Trouble For People Trading Across LoC1 August 2011
The Indian Express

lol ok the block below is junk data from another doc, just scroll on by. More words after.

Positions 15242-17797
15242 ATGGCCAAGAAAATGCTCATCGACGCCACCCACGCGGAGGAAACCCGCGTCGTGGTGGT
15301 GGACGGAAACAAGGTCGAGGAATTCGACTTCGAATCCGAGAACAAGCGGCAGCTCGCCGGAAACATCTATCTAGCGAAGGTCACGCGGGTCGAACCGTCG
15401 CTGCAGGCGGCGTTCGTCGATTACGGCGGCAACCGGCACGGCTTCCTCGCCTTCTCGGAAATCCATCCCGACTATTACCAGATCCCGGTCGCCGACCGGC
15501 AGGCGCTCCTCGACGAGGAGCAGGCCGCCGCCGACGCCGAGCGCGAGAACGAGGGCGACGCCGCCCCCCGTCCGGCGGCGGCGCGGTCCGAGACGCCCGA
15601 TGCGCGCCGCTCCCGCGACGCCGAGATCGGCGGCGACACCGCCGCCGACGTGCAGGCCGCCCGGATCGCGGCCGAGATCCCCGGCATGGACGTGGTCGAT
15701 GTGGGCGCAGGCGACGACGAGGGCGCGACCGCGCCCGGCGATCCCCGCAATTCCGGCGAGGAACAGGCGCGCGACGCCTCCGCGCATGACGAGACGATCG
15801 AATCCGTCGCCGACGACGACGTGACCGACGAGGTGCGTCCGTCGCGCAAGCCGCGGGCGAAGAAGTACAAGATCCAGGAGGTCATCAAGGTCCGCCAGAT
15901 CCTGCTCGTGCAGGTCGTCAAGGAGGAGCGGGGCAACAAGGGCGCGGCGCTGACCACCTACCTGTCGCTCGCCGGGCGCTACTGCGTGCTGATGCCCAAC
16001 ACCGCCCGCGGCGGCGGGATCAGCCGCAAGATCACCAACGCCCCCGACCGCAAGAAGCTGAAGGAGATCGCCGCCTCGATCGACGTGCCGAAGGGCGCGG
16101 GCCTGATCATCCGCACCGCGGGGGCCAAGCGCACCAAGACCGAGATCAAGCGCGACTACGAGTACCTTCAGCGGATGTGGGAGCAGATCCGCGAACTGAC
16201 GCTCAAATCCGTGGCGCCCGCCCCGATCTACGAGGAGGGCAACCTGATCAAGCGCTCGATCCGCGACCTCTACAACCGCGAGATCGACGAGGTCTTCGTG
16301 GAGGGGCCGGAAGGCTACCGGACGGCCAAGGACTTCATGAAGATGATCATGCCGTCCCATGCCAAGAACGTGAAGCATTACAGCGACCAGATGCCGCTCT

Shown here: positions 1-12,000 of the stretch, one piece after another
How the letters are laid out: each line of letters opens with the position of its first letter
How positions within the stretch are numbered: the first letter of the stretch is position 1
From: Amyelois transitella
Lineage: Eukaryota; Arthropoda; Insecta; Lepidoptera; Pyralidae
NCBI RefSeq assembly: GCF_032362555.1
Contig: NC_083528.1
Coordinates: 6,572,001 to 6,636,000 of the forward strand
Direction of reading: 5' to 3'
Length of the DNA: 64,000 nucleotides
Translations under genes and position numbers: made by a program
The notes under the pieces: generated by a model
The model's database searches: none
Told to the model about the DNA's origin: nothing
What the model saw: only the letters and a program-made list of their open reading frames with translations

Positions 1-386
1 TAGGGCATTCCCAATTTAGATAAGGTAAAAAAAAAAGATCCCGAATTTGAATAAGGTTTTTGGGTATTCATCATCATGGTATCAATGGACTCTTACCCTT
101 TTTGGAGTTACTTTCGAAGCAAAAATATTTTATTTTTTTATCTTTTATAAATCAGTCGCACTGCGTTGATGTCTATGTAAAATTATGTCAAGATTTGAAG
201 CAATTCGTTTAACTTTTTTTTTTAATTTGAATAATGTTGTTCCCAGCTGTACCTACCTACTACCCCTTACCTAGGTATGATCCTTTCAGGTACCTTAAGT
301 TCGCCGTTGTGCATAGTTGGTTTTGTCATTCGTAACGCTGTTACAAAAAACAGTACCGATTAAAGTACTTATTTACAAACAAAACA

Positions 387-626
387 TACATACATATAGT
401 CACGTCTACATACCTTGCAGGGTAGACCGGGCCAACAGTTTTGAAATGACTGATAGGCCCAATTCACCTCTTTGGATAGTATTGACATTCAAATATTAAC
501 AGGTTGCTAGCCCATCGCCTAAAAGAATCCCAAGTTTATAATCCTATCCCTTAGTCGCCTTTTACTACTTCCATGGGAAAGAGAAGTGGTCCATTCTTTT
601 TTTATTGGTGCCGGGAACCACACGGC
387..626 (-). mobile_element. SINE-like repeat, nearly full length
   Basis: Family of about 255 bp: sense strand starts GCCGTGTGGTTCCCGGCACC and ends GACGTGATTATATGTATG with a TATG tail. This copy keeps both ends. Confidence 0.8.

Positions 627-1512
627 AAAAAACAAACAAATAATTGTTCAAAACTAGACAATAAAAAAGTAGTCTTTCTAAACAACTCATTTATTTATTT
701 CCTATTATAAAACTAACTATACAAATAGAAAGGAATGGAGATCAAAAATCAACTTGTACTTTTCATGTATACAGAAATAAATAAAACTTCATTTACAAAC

Jammu: Border trade between people living on both sides of the Line of Control (LoC) is in for another trouble as UPA government has decided to ban trading of goods of Indian origin by traders in Jammu and Kashmir to their counterpart in Pakistan occupied Kashmir (PoK). Official sources told The Indian Express that the new directive has come from Customs Department following a meeting of inter ministerial committees convened recently by the Union Home Ministry. The meeting, which was also attended by officers from the state government, reportedly took note of trading of goods of Indian origin to PoK through the LoC trade facilitation centres instead of those grown or manufactured locally by people in the state. A letter from Customs Department banning trading of goods of Indian origin by traders on this side of the LoC has been received by officials concerned at both Chakkan Da Bagh on the Poonch-Rawalakot road and Salamabad on the Uri-Muzaffrabad road. Referring to the evasion of customs and other taxes on account of goods sale of Indian origin to PoK through LoC, the letter pointed out that the border trade was allowed between people living on both sides of LoC as part of Confidence Building Measures (CBMs) initiated by two neighbouring countries. As goods grown or manufactured locally by people on both sides of the LoC had to be traded between them on barter system, the trade was exempted from the purview of customs and other taxes, sources pointed out. Traders from elsewhere the country, however, appeared to cross LoC to trade goods of Indian and Pakistani origin so as to evade taxes which are otherwise levied in the event of trade with the neighbouring country, they added. Substantiating, officials said ever since the beginning of the border trade between two sides, goods worth Rs 134.27 crore in Indian currency have been exported from Chakkan Da Bagh in Poonch and Rs 177.60 crore from Salamabad in Valley between October 21, 2008 to December 31, 2010. Similarly, during the same period, goods worth Rs 227,70 crore in Pakistan currency have been imported through Chakkan Da Bagh and Rs 271,42 crore through Salamabad. What had been most sought after goods between traders on both sides were, however, not those grown or manufactured in either Jammu and Kashmir or the PoK. While moong dal, herbs and garlic dominated the imports from PoK, the goods most sought after by traders across the LoC were big cardamom, coconut and red chilly. Significantly, moong dal and garlic are not grown in PoK. Similar is the case with respect to big cardamom and coconut on this side of the LoC. Though herbs and red chilly are grown on both sides of the state, their quantity is not sufficient enough to meet the demands of local as well as outside market. As a result, most of the herbs and red chilly traded between the two sides had reportedly come from outside Jammu and Kashmir and PoK. The moong dal or garlic brought from PoK was not sold in Jammu and Kashmir, but it has found its way in markets elsewhere the country. Some of the local traders, who wished to be anonymous, admitted that goods brought from PoK mostly find their way elsewhere the country. About moong dal, they pointed out that they had been getting it from PoK in raw form. In the absence of any industrial unit for its cleaning and polishing, they had to send it to the other state. It is, however, after getting it polished, they had to sell it there as it was not profitable for them to bring it back to the state for sale in the local market, they pointed out. Under the given situation, officials said traders elsewhere the country appear to have hijacked the cross LoC trade. A number of local traders who have got themselves registered with the local administration appear to be acting only as their front men so as to provide them a cover. Confirming the receipt of such a letter from Customs Department, Custodian LoC Trade at Chakkan Da Bagh, Abdul Hamid Sheikh, said they, however, allowed trading of goods of Indian origin during the last three weeks so as to enable traders exhaust their stocks. “From now onward, we will not allow trading of goods other than those grown or manufactured in the state,” he added. Sources, however, said the traders on both sides have nothing to trade between them except goods of Indian or the Paksitani origin. In this connection, they pointed out that goods of Kashmir origin like apple, carpets and handicrafts were not much in demand from traders across the LoC. Since the beginning of the trade till December 31, 2010, only 1,019 quintals of apple have been sold to PoK, they pointed out.